San Vito lo Capo is a good as hoped. It seemed to be an old fishing town cum holiday retreat sent beneath towering cliffs. Based on the German hotel signs few American make it that far but it is reputed to be packing July through September. In April it was just waking up from its winter nap. The gem of the town is a camping area called El Bahira. A camping and RV park with a beautiful pool and million dollar view. In the last four years a few climbers from the UK and Germany have bolted hundreds of rock climbing routes. They are well bolted with stainless steel to avoid corrosion from the sea. This detail was a welcome sight after the ropes that filled in for bolts in Thailand. We were lucky enough to meet the guys who put up the routes as a party held for the climbers. They were good enough to loan us some gear and we were off to do some routes. It was some of the best climbing I can remember. The Sirocco winds from Africa sent perfect temperatures up the cliffs. The limestone was satisfyingly steep and crisp. A perfect cap to the trip.
Sicily San Vito lo Capo
Sicily

Heading back to Palearmo we stopped an amazing temple in Segesta. It is one of the most intact Doric temples around. The unbelievably old the columns seem like they could host a cult’s ceremonies today. The temple and an ancient theater are set in field filled with wildflowers.
Sicily Segesta
Sicily Segesta

It was a bit sad to leave the happy Italian island. I will be back someday for some history, mountains and sea.

Sicily

There’s this oddly-shaped building right next to the Amsterdam Centraal train station. It looks like a big metal box with one end sinking into the ground. We noticed it on our very first train ride into the city. On our second ride into the city, we finally realized what it was: a climbing gym! We had done our research on climbing gyms before even leaving Portland, and we were so excited to realize that this was in fact one of the gyms we’d discovered in our search!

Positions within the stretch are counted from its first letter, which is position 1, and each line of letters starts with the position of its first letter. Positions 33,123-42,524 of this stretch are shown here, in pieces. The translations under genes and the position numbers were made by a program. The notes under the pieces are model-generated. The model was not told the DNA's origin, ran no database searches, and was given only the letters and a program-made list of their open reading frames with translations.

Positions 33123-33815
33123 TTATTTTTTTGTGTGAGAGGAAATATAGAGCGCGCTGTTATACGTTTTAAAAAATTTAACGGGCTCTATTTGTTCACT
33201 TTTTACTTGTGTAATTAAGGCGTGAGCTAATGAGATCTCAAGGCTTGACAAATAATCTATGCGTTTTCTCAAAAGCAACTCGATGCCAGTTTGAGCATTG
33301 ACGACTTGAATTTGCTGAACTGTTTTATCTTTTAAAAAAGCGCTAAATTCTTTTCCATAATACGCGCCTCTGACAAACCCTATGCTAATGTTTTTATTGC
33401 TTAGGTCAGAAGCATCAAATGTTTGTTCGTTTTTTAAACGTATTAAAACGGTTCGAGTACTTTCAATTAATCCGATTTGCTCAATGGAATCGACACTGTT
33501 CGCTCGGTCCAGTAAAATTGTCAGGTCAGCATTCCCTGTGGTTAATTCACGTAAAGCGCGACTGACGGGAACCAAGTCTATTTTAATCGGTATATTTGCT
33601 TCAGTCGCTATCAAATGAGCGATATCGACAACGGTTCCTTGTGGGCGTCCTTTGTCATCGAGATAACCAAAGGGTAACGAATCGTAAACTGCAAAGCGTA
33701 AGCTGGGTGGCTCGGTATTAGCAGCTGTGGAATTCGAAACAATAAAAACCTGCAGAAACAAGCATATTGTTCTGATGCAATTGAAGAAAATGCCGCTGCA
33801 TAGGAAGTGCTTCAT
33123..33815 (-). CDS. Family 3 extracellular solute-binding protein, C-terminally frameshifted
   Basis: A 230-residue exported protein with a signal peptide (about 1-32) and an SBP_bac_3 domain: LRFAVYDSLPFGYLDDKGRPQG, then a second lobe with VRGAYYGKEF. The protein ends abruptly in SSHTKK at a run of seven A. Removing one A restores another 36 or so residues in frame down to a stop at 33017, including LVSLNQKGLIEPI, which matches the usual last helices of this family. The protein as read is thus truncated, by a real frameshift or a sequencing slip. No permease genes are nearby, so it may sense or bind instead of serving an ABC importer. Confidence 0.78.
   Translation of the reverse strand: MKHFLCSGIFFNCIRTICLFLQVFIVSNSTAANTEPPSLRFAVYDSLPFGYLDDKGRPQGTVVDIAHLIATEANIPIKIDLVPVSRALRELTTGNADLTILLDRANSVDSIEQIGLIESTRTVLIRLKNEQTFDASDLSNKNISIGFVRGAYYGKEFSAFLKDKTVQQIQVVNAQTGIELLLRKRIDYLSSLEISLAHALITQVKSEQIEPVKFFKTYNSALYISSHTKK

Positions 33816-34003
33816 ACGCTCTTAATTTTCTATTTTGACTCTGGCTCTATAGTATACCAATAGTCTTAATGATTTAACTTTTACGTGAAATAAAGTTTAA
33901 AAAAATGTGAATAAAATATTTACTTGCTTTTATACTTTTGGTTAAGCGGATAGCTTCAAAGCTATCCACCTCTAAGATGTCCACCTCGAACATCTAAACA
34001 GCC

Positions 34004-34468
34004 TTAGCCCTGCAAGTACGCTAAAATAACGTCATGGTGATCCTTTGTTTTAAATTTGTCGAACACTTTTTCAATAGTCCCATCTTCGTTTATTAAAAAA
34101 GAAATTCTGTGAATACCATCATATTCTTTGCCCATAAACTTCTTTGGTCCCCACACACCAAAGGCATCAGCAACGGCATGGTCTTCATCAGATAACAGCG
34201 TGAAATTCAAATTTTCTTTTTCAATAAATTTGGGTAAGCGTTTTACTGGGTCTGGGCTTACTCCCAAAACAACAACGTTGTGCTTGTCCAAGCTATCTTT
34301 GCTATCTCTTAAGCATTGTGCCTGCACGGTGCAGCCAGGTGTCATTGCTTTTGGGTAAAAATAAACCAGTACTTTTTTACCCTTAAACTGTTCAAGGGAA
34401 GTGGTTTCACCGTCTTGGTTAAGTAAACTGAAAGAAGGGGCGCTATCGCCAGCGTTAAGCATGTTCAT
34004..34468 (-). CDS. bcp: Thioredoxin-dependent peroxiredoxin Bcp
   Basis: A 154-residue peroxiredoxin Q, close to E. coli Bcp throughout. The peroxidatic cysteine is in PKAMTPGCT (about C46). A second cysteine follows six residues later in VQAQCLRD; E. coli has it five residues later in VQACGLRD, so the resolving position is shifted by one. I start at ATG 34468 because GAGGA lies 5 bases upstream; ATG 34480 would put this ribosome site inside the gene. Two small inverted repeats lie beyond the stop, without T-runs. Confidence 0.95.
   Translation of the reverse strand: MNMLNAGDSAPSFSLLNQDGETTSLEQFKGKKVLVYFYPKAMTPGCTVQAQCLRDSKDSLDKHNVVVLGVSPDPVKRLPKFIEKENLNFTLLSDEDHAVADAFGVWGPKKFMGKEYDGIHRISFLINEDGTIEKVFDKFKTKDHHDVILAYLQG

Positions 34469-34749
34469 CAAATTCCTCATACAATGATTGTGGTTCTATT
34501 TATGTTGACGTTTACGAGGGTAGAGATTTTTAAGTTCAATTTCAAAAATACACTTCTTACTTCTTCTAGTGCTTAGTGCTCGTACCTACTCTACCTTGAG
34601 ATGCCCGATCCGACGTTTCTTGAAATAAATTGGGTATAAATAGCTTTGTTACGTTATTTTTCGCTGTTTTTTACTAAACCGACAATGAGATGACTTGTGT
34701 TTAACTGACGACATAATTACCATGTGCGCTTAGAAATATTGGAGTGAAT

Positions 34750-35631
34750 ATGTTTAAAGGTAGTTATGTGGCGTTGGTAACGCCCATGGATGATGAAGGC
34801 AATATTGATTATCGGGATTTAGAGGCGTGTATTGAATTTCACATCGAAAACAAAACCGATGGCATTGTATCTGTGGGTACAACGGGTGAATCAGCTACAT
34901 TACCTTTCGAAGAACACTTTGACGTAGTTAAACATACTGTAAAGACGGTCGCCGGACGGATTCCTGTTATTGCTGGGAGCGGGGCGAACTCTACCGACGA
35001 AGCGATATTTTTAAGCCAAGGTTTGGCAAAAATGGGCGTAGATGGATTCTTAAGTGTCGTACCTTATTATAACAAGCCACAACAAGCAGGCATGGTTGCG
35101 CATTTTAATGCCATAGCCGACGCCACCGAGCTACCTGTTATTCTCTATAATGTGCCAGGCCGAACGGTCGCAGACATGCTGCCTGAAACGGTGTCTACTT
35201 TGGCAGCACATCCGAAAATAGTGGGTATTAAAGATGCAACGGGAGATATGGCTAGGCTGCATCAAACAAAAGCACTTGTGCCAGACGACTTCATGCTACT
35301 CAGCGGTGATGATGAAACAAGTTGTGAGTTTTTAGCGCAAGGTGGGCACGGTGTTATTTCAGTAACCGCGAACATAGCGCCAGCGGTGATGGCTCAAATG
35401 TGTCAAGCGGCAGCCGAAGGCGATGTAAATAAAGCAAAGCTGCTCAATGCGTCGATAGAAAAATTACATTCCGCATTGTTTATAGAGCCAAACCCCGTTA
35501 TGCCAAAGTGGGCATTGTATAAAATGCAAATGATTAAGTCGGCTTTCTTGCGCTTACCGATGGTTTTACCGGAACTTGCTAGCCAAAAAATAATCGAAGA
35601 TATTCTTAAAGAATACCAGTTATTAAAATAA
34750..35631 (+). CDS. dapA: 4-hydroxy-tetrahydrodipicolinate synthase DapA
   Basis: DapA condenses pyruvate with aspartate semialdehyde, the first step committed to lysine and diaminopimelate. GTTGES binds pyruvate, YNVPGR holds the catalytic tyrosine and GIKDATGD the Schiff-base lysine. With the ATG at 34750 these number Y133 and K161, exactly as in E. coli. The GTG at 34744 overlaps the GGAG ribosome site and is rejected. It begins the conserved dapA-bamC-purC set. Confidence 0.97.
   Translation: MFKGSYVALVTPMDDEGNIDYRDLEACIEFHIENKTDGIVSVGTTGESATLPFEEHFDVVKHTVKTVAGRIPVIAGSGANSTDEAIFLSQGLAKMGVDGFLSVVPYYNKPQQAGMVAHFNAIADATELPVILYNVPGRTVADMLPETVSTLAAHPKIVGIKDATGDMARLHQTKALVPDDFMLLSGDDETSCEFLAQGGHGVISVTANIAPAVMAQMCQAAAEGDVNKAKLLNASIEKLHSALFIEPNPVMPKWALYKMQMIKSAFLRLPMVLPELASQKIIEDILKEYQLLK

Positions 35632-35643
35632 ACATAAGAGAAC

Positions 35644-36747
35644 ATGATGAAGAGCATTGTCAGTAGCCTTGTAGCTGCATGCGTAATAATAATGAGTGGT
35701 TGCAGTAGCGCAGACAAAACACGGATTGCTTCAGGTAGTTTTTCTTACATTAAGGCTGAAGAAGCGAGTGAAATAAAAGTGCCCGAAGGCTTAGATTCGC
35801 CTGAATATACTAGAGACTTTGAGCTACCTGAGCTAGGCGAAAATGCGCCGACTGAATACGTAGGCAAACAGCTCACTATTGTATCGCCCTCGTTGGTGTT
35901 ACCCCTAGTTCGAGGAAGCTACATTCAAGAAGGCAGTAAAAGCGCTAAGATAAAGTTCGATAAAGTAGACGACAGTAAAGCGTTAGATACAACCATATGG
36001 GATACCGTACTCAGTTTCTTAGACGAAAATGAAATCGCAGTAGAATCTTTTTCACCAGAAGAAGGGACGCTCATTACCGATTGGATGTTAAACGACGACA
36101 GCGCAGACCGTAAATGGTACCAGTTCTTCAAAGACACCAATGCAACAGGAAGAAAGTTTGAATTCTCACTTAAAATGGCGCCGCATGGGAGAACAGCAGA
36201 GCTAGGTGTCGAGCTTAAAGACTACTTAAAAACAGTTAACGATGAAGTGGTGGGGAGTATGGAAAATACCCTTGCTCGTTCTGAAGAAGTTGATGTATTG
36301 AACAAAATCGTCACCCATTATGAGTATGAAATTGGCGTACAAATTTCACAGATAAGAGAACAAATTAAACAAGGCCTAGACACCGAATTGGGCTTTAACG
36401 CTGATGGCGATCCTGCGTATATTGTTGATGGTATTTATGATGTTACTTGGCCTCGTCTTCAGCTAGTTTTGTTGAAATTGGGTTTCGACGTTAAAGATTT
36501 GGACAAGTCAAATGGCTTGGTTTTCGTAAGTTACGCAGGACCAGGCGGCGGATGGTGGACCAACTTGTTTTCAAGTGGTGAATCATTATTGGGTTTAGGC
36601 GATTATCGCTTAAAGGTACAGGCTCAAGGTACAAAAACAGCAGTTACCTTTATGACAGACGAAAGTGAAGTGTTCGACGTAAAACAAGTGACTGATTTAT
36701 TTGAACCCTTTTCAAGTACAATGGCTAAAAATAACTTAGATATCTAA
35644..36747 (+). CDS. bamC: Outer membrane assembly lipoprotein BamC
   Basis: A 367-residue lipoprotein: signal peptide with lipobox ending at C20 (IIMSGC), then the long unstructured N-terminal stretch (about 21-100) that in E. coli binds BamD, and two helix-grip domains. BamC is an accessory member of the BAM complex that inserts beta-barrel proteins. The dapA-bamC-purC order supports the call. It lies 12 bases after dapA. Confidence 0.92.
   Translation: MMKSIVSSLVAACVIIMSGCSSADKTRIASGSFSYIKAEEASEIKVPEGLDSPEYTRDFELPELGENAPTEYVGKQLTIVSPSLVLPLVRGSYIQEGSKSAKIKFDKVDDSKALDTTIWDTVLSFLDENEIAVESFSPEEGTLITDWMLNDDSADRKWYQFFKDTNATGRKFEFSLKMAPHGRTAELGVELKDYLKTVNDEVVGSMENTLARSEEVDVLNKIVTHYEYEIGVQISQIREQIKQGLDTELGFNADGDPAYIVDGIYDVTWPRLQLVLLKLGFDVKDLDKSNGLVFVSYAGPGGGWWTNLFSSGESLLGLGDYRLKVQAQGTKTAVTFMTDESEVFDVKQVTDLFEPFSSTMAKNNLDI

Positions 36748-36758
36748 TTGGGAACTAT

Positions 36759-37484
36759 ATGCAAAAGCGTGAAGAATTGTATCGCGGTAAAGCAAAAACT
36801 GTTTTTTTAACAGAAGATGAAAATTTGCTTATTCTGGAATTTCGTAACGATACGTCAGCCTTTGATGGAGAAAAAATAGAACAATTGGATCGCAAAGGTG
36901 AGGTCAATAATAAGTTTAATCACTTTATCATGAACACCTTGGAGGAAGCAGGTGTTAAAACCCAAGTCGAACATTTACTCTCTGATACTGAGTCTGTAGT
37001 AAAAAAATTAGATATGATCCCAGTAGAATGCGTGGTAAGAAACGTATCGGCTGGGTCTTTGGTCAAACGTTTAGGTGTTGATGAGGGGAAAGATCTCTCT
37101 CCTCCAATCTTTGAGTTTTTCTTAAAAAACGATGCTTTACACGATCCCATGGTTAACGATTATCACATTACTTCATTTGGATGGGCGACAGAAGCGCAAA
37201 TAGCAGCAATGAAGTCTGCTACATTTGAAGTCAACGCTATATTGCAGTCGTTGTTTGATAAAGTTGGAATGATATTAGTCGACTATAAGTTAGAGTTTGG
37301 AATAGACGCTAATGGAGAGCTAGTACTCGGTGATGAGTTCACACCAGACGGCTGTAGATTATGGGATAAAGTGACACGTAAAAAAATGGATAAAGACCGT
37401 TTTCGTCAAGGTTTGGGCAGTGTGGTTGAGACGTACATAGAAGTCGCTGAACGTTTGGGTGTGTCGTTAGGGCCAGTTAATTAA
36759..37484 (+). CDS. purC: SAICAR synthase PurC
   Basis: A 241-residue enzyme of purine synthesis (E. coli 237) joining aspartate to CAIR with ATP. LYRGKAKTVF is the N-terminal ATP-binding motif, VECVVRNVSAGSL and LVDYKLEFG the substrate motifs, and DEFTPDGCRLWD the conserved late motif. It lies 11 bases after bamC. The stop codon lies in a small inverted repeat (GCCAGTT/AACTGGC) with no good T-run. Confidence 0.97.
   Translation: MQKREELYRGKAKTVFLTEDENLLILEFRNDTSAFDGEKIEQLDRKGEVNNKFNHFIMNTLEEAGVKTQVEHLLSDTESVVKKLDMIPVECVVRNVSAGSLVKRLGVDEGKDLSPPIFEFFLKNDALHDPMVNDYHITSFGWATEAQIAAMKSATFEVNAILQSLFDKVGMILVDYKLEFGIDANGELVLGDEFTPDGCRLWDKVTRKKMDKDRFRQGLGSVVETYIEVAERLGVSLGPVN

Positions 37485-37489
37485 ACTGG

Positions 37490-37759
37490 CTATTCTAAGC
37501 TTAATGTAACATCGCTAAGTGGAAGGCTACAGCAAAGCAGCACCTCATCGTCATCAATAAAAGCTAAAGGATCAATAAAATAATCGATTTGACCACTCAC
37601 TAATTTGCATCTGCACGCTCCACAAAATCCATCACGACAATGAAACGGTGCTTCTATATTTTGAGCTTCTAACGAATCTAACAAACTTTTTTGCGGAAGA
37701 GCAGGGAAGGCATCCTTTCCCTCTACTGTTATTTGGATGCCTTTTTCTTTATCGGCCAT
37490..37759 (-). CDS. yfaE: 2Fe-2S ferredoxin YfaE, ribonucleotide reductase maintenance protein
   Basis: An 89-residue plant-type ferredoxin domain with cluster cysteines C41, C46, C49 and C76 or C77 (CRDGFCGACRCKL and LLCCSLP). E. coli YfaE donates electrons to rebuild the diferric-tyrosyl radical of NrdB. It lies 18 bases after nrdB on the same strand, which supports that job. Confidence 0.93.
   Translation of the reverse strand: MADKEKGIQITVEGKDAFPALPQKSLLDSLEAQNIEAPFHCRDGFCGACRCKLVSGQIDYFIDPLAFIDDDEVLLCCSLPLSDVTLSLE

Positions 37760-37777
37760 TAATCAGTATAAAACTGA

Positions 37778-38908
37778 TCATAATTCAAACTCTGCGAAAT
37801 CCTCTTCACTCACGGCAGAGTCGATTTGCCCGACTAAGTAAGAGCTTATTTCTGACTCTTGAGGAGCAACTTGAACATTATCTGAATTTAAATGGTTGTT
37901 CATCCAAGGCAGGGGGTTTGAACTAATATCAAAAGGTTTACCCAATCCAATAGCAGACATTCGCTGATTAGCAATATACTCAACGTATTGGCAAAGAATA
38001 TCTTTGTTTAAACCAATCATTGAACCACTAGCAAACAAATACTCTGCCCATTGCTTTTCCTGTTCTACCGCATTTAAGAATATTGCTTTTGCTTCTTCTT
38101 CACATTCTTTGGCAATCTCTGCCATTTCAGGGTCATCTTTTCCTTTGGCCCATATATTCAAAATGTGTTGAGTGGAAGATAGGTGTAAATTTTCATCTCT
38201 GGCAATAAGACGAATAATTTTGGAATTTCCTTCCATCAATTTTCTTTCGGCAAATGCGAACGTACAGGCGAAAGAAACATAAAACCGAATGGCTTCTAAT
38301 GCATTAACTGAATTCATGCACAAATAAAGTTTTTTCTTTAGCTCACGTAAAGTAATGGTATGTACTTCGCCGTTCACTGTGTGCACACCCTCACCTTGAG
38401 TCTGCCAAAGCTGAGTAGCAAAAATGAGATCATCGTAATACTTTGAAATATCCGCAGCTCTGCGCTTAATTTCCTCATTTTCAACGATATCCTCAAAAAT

We vowed that once we lived in the city, we’d go and check it out. We did just that. One day, searching around the web for running routes in Amsterdam, I stumbled upon a MeetUp site devoted to Expat Netherlands Adventurers. That sounds about right. In my searching, I discovered an event on the very day we were moving to Amsterdam – climber’s night at Klimmuur Centraal.

It was an ambitious plan, but we signed up anyway. We nearly lost our motivation after getting comfortable in the awesome new apartment (post to come on that), but Evan rallied us and out the door we went.

Thirty minutes and a snowy walk later, we arrived at the sinking building. It’s right on the River IJ, and it has its very own footbridge to cross the river and reach the gym. We walked inside and instantly felt…at HOME. There’s something about climbing gyms that always feels familiar. Perhaps it’s the sounds of people comparing notes about a new route, or maybe it’s the smell of sweat and chalk, or it could be the unselfconscious grubbiness of climbers worldwide. Whatever it was, it was a very welcome feeling in a new city.

One thing that was not familiar was the restaurant and bar in the middle of all the action, serving up a mixture of Belgian and Dutch beers on tap and climber-friendly snacks. Oh, yes, you heard me right – beer in the gym. I know it seems a little strange to have a bar in a gym, but at a climbing gym it just makes sense! Climbing is so much more social than a regular gym. Serving food and beer definitely helps foster camaraderie among fellow climbers as they discuss the night’s routes, complain about sore muscles, and swap bragging rights over a piping hot bowl of pea soup and pint of La Chouffe.

Kilmmuur cenraal

Evan and I were in heaven. We were so excited to climb that we hardly even met the MeetUp crew that inspired us to come in the first place. We introduced ourselves to the host and got down to business. We climbed for 3 hours, until our forearms couldn’t take it any longer. We were surprised when we were the first ones to sit down at the tables in the center of the gym. Were we lazy since the rest of the group was still climbing? We didn’t really care. We went up to the bar and each ordered a pint of our favorite Belgian beer. Once you take a sip, you’re done climbing for the night – that’s the rule. Seems sensible, doesn’t it?

The rest of the crew quickly followed. They joined us around one of the three big wooden tables that sit in the center of the gym and we got to know our fellow Expat Netherlands Adventurers. We sat next to a few girls who had lived in the Netherlands for a few years and picked their brains for tips on the city, sights to see, places to go and adventures to pursue. We also talked about windmills and canals and beer and Dutch food. And then they brought it all home in one recommendation:

Brouwerij ‘t IJ – a Dutch brewery INSIDE a windmill that serves Dutch food overlooking a canal.

Guess what we did the next day?